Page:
As the proportion of renewable energy in the electricity system increases, a new suite of barriers becomes apparent. These include the unsuitability of traditional network configurations for often remote renewable resources, and the need to develop a diverse range of renewable-energy sources to ensure electricity system stability and security. Substantial legal reform will be necessary to develop an electricity system that can accommodate high volumes of renewable energy. This paper analyses recent legal reforms for renewable energy in the United Kingdom and Germany to illuminate a regulatory shift away from single-plant support to whole-of-system approaches to electricity system development. Regulatory attention has shifted to reform regulatory frameworks for electricity networks to be more accommodating of renewable energy, rather than simply providing financial support for renewable sources. These changes have been supported by a high-level commitment to develop an electricity system that is both efficient and sustainable.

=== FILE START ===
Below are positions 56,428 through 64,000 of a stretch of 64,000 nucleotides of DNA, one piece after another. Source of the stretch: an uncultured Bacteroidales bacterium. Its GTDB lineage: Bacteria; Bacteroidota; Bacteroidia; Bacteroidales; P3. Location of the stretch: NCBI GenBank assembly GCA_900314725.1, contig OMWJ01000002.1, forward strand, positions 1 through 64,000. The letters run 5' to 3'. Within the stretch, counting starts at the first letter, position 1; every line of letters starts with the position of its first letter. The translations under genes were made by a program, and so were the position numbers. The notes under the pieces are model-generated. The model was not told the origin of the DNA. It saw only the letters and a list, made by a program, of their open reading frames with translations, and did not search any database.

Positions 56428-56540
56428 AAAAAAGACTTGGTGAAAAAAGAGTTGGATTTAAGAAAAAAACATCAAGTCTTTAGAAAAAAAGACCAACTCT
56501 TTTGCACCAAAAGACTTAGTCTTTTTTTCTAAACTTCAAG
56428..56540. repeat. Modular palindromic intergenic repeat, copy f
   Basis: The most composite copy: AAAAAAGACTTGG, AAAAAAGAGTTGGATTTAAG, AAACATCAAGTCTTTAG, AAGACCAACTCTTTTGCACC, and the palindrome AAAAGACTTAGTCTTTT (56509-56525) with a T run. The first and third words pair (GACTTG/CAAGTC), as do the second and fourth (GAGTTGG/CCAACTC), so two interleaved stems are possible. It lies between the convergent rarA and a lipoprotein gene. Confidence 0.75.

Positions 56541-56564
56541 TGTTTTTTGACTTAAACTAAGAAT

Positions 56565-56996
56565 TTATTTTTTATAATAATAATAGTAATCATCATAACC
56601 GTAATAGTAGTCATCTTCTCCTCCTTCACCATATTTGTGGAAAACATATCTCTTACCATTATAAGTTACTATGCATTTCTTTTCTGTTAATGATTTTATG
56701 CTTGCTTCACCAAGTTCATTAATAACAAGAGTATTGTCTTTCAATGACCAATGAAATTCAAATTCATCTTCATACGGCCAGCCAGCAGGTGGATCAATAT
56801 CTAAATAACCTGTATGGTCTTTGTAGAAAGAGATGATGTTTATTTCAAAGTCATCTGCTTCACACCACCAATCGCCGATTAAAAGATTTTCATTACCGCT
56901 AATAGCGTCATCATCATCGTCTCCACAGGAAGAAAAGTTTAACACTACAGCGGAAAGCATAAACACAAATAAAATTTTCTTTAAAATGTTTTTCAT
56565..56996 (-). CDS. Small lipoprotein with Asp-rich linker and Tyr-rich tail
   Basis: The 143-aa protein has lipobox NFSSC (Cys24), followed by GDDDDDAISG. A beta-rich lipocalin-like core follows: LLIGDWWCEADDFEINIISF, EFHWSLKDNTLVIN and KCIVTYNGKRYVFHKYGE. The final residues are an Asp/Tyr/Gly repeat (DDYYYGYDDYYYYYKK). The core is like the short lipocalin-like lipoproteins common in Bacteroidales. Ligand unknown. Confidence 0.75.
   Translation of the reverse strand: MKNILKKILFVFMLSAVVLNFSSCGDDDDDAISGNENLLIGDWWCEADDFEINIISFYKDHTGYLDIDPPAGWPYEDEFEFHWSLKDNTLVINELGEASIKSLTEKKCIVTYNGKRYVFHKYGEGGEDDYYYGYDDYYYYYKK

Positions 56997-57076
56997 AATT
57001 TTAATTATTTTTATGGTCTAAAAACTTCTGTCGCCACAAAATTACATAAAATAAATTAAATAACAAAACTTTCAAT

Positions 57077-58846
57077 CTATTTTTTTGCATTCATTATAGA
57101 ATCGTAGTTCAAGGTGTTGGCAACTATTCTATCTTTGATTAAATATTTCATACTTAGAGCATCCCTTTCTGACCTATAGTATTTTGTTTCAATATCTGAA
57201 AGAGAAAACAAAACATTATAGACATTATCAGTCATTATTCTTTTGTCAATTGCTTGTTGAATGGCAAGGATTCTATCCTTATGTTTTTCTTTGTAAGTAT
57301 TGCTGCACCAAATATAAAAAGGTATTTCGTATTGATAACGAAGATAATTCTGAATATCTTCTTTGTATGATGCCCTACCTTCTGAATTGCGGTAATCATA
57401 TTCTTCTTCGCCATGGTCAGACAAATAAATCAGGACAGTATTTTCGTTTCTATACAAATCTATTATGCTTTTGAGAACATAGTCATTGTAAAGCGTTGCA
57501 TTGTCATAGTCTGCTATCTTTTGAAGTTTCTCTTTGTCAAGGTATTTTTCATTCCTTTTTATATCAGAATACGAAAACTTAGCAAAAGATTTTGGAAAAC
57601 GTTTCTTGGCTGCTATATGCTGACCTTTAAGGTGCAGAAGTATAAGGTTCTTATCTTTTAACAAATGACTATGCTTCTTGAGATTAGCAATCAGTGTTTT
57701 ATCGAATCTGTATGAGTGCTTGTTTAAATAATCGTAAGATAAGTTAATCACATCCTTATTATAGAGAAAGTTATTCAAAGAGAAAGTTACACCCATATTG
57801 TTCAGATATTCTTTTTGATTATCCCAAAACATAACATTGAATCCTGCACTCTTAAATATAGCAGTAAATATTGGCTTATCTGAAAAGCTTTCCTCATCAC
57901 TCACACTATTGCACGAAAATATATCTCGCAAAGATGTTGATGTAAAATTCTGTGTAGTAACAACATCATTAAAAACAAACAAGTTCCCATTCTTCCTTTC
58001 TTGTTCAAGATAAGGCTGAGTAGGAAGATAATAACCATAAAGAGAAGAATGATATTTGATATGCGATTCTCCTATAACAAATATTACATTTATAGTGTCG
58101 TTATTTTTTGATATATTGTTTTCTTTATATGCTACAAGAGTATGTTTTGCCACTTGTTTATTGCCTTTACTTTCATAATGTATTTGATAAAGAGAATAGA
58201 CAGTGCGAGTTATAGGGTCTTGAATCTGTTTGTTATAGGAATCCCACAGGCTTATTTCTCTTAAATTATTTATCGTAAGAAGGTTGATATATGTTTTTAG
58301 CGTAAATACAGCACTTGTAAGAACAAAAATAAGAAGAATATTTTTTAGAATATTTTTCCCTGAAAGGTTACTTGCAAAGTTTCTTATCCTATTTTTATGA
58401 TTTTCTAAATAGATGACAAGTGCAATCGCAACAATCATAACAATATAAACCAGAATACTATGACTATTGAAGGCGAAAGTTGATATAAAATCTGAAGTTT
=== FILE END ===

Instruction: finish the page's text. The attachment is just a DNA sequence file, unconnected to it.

Over the past two decades a global jurisprudential trend of domestic climate litigation against governments and companies has emerged. One avenue for litigation against these entities is tort law. The tort of negligence could provide access to compensation for aggrieved individuals and groups. Using the example of Australia, this article discusses whether the emergence of climate tort cases, an increasing drive to hold corporations responsible for climate change, and a company focus on voluntary climate action, could lead to the emergence of a new duty of care by corporate actors toward non-shareholders. We highlight opportunities and barriers to the further development of negligence law as a cause of action against corporations for harms related to climate change.